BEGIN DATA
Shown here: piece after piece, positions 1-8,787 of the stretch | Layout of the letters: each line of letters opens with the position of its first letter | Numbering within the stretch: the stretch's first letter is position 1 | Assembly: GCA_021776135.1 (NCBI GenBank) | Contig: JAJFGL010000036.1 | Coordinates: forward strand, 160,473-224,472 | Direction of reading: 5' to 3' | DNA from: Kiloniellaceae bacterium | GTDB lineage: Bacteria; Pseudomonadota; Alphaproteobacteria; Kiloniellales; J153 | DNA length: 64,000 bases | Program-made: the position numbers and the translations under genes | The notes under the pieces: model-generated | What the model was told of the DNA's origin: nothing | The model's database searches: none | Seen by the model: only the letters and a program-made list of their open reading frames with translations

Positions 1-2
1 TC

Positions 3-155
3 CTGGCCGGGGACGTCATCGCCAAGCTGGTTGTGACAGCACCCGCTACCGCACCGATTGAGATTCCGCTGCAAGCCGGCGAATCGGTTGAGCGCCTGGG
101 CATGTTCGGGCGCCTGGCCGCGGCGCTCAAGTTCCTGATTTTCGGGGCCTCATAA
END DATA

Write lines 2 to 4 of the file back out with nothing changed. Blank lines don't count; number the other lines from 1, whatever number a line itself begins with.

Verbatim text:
Positions 1-2
1 TC

Positions 3-155